The EU must provide long-term solutions for people displaced from Ukraine

The EU must provide long-term solutions for people displaced from Ukraine

Because of temporary protection ends on March 4, 2025, the EU leadership must urgently resolve the issue of ensuring the millions of people displaced from Ukraine, uninterrupted access to their rights and integration in Europe. As civil society organizations, we call on the EU to offer timely, coordinated, collective and long-term options to transition from temporary protection. Without a common European approach, millions of people risk becoming undocumented and losing access to rights, protection and other essential services, national authorities are likely to be overwhelmed and much of the integration work done by governments, municipalities, NGOs and volunteers is at risk be annulled.

Act now to prevent future chaos

With less than one year of protection left, people are now feeling the practical and emotional consequences of an uncertain future. Some face the prospect of enrolling their children in school without knowing if they will be able to finish the school year, while others struggle to find work or housing as their permits expire in March 2025. This uncertainty can trigger premature returns to Ukraine, where many people lack access to basic services and face daily security risks. It can also lead to massive applications for asylum and other residence permits, leading to backlogs and delays in access to protection.

The EU must ACT NOW to plan and coordinate the transition from temporary protection to prevent unsafe returns, loss of residence status or unnecessary pressure on migration systems, and to allow authorities, civil society and displaced persons to prepare

Displaced persons should be informed and counseled about the options available to them.

Seek a common response from the EU

If temporary protection expires without a collective European response, access to rights for people displaced from Ukraine may vary dramatically across EU member states. In January, the Ministers of Migration noted, what "the adoption of 27 different national legislative acts on this topic would be counterproductive, lead to secondary displacements and cause uncertainty". Without common standards, there is a risk of competition for the lowest standards in rights and services. In many countries the relevant permits there are none or they are few. This can particularly affect vulnerable groups such as stateless persons, refugees and asylum seekers who fled Ukraine, Roma, people with parental responsibilities and elderly beneficiaries who are at risk of losing their current access to rights, being redirected to inappropriate residence permits, or losing their documents.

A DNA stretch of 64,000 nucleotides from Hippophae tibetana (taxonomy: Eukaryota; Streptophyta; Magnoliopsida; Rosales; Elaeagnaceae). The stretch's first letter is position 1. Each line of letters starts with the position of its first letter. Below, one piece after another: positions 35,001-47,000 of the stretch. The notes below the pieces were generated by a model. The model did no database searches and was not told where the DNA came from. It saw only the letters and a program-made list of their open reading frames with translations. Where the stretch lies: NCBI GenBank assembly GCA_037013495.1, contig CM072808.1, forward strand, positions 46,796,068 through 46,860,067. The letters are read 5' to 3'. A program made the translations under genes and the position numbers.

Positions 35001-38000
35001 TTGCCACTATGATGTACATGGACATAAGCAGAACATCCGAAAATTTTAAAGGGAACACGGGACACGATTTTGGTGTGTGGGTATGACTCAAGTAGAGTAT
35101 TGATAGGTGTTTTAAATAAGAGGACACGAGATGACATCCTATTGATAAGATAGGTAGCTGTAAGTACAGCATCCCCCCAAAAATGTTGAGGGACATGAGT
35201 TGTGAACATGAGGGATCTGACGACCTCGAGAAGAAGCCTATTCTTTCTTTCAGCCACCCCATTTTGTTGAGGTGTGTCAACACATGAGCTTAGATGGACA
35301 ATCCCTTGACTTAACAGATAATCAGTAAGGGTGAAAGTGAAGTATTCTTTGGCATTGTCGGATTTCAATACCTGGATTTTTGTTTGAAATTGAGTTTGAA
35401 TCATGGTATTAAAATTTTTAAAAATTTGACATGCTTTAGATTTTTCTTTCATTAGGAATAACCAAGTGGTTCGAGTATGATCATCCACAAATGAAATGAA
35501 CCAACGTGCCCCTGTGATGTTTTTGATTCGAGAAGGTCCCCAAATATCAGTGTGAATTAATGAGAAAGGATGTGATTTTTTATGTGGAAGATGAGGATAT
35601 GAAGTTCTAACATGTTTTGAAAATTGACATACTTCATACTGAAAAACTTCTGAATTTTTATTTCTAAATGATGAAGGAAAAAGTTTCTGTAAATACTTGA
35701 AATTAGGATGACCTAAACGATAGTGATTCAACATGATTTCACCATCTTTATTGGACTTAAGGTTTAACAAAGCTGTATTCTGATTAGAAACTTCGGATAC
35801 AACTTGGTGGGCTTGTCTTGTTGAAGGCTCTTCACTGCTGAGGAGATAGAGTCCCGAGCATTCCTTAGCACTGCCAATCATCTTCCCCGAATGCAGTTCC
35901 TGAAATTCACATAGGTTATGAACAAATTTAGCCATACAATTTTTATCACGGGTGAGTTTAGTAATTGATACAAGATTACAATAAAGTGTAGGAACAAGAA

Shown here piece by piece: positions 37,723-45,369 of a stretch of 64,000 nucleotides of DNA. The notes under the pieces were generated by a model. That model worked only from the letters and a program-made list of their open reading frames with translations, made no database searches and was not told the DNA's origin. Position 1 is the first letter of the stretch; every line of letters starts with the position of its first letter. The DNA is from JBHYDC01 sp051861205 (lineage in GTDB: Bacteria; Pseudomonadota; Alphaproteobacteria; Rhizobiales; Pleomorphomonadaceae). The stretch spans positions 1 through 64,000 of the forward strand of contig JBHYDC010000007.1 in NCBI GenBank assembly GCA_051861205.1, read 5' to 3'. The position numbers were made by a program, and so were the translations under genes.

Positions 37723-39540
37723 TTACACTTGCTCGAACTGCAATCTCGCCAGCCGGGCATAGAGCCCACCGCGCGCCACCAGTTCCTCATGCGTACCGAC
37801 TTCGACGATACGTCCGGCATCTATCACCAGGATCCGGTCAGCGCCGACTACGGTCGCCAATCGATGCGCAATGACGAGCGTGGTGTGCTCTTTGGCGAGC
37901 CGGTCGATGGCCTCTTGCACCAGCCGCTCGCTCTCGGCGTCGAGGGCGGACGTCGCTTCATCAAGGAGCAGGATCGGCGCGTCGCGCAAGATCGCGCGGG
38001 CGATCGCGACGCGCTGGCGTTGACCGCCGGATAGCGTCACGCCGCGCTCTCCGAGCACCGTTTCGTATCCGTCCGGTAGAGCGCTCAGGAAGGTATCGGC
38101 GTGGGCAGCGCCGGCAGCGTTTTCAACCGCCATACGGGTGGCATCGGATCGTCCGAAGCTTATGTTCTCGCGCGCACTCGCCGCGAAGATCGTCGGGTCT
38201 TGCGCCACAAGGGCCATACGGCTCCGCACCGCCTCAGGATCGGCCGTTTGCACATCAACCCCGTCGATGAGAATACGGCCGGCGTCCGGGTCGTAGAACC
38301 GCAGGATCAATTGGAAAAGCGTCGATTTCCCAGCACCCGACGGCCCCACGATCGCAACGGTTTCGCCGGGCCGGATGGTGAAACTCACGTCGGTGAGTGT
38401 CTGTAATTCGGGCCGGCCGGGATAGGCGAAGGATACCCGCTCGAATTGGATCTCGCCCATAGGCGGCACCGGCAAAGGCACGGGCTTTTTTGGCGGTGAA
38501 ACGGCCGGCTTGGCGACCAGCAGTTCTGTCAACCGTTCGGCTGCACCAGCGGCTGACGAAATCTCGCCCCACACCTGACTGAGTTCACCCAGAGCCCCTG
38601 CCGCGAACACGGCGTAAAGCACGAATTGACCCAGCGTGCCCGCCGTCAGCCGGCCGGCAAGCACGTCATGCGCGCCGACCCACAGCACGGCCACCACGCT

The EU must prioritize a JOINT and COORDINATED approach to prevent people from becoming undocumented or switching to permits with fewer or different rights.

In parallel, Member States should ensure access to residence permits on various grounds, including asylum, work, principle non-excretion and private life.

Look to the future

If the above measures cannot be taken in time, further extension of temporary protection – as currently discussed – will be a vital step to ensure continued access to residence status and rights. However, the partial, annual extension of temporary protection risks maintaining a state of insecurity that prevents displaced persons from planning their future, whether in Ukraine or in the EU. The EU has a number of options for longer-term solutions, which should be studied in parallel with any extension.

The EU should strive for LONG-TERM SOLUTIONS that offer at least the same standard of rights as temporary protection and that protect the same groups of people.

It is necessary to develop solutions that can benefit other persons with temporary protection in the future.

These decisions should be based on the needs and experiences of displaced persons, as well as civil society and other stakeholders who assist them.